Yellowfin Tuna L'Occidental
An inspired dish with just the right balance of acid and fat, luxury and simplicity.
This dish is something so special that it exists perfectly only in my memory. It is the work of Chef Galen Zamarra of the now closed Mas (farmhouse). I ordered it every time I went to the restaurant, which was often in its early years. I remember just once this dish was not on the menu and I was devastated, distractingly so, having been dreaming of it for days leading up to that dinner. It was simply that spellbinding. Supple slices of incarnadine tuna are napped with piping-hot beurre noisette, crispy shallots, and microgreens, the brown butter being so hot that sometimes the surface proteins of the tuna coagulate and cook. The beauty of the dish lies in the quality of the ingredients and how deftly they are handled and composed.
Equipment: cutting board; chef's knife; mixing bowl; rubber spatula; measuring spoons; small sauté pan; large skillet or frying pan; slotted spoon; fine mesh sieve; spoon
1 pound sushi-grade yellowfin tuna
1 tablespoon tamari
juice of 1 lime
2 peeled shallots, thinly sliced crosswise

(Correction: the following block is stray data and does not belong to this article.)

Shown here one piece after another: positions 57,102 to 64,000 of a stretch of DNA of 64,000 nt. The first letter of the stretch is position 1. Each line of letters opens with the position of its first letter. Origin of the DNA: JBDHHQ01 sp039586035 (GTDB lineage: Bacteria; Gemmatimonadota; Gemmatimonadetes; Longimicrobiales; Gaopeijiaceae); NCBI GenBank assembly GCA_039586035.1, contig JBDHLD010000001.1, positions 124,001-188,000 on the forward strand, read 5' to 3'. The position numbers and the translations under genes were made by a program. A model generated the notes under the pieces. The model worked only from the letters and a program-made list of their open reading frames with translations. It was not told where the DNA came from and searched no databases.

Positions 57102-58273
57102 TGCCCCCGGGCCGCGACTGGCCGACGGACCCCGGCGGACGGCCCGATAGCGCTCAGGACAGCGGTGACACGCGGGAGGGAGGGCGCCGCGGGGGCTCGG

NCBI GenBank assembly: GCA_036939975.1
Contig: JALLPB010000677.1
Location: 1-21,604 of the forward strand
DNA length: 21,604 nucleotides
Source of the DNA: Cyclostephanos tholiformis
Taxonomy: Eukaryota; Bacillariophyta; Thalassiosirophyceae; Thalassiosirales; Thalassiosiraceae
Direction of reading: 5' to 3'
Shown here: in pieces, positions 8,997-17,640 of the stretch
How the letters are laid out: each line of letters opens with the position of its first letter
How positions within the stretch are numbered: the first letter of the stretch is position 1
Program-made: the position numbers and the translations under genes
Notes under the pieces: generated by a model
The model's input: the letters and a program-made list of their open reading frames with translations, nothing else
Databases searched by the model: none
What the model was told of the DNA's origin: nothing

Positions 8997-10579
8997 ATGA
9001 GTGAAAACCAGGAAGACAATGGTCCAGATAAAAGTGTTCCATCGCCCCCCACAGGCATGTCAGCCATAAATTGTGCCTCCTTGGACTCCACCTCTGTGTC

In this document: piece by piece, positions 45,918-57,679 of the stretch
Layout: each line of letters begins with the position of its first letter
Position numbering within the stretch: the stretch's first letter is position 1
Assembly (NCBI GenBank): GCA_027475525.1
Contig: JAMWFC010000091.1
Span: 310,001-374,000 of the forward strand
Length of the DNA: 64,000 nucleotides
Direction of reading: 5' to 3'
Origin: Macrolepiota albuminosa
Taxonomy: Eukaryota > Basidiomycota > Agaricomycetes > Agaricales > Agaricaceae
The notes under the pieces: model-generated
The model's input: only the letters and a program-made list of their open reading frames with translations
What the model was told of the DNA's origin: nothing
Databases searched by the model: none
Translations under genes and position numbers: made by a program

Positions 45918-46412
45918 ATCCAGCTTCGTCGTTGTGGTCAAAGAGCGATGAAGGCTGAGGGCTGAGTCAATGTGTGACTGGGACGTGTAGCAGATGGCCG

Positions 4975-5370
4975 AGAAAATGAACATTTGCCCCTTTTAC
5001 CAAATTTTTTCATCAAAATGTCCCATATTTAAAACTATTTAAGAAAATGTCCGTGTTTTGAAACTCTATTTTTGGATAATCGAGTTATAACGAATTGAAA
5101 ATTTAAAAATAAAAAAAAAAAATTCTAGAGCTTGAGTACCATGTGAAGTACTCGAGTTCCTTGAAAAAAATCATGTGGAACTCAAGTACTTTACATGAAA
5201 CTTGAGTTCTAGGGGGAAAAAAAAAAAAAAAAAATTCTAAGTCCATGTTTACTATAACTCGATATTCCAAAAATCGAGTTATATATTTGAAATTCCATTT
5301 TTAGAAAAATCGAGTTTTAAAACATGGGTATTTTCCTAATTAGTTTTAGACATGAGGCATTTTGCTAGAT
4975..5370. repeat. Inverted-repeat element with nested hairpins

2 cups avocado or vegetable oil
kosher salt and freshly ground black pepper
¼ cup grass-fed butter
1 cup micro-greens
1. First prepare the tuna. Cut the tuna into ¼-inch thick slices of approximate equal size. Place in a mixing bowl and drizzle with tamari and lime. Set aside.
2. Now prepare the shallots. Place the shallots in a skillet and add the oil. Turn the heat to medium-high. Once the oil is shimmering and hot, carefully cook the shallots, stirring and turning as needed, for 5-7 minutes more, or until the shallots are deep golden brown. Remove with a slotted spoon to a fine mesh sieve to drain. Set aside.
ILOC tip: manage the heat while the shallots cook, lowering or raising it as needed so that it remains consistently hot without smoking.
3. Next, arrange the sliced tuna on plates for service, either 4 small plates or 2 dinner plates. Place the fish slices snugly next to one another inside the rim to form a single layer of tuna flesh. Set aside.
4. Now prepare the beurre noisette. Place the butter in a small sauté pan and set the heat to medium high. Cook the butter until the milk solids in the butter turn golden brown, scraping the pan as the butter browns to ensure that it does not blacken. Once browned, immediately drizzle the hot butter, evenly divided, over the plated fish. Season generously with salt and freshly ground black pepper.
5. Top each plate with a sprinkling of fried shallots and some microgreens. Serve immediately.
Makes 4 first-course or 2 main servings.